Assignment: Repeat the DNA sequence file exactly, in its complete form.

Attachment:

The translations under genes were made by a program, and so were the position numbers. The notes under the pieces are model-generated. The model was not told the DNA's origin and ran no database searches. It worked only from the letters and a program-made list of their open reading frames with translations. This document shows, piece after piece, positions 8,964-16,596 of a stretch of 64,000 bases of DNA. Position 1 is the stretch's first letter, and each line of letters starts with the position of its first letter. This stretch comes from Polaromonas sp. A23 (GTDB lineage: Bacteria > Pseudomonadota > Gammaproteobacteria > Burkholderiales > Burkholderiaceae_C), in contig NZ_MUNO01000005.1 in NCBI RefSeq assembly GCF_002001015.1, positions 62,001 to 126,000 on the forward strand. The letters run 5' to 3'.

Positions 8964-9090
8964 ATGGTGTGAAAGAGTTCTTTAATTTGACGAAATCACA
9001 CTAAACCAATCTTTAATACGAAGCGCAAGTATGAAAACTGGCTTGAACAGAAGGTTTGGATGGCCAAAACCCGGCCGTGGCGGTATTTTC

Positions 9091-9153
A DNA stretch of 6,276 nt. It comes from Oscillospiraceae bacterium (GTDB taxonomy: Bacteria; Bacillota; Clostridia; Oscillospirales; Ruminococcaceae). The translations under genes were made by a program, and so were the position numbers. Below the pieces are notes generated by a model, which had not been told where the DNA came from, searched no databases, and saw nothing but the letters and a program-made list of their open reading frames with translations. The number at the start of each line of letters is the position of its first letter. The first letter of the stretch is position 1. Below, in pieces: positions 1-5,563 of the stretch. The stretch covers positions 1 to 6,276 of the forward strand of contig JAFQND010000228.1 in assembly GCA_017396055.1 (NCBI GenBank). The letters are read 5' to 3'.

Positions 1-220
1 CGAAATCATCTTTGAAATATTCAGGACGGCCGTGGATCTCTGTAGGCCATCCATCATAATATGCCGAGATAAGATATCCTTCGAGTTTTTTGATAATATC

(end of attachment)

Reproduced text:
The translations under genes were made by a program, and so were the position numbers. The notes under the pieces are model-generated. The model was not told the DNA's origin and ran no database searches. It worked only from the letters and a program-made list of their open reading frames with translations. This document shows, piece after piece, positions 8,964-16,596 of a stretch of 64,000 bases of DNA. Position 1 is the stretch's first letter, and each line of letters starts with the position of its first letter. This stretch comes from Polaromonas sp. A23 (GTDB lineage: Bacteria > Pseudomonadota > Gammaproteobacteria > Burkholderiales > Burkholderiaceae_C), in contig NZ_MUNO01000005.1 in NCBI RefSeq assembly GCF_002001015.1, positions 62,001 to 126,000 on the forward strand. The letters run 5' to 3'.

Positions 8964-9090
8964 ATGGTGTGAAAGAGTTCTTTAATTTGACGAAATCACA
9001 CTAAACCAATCTTTAATACGAAGCGCAAGTATGAAAACTGGCTTGAACAGAAGGTTTGGATGGCCAAAACCCGGCCGTGGCGGTATTTTC

Positions 9091-9153
A DNA stretch of 6,276 nt. It comes from Oscillospiraceae bacterium (GTDB taxonomy: Bacteria; Bacillota; Clostridia; Oscillospirales; Ruminococcaceae). The translations under genes were made by a program, and so were the position numbers. Below the pieces are notes generated by a model, which had not been told where the DNA came from, searched no databases, and saw nothing but the letters and a program-made list of their open reading frames with translations. The number at the start of each line of letters is the position of its first letter. The first letter of the stretch is position 1. Below, in pieces: positions 1-5,563 of the stretch. The stretch covers positions 1 to 6,276 of the forward strand of contig JAFQND010000228.1 in assembly GCA_017396055.1 (NCBI GenBank). The letters are read 5' to 3'.

Positions 1-220
1 CGAAATCATCTTTGAAATATTCAGGACGGCCGTGGATCTCTGTAGGCCATCCATCATAATATGCCGAGATAAGATATCCTTCGAGTTTTTTGATAATATC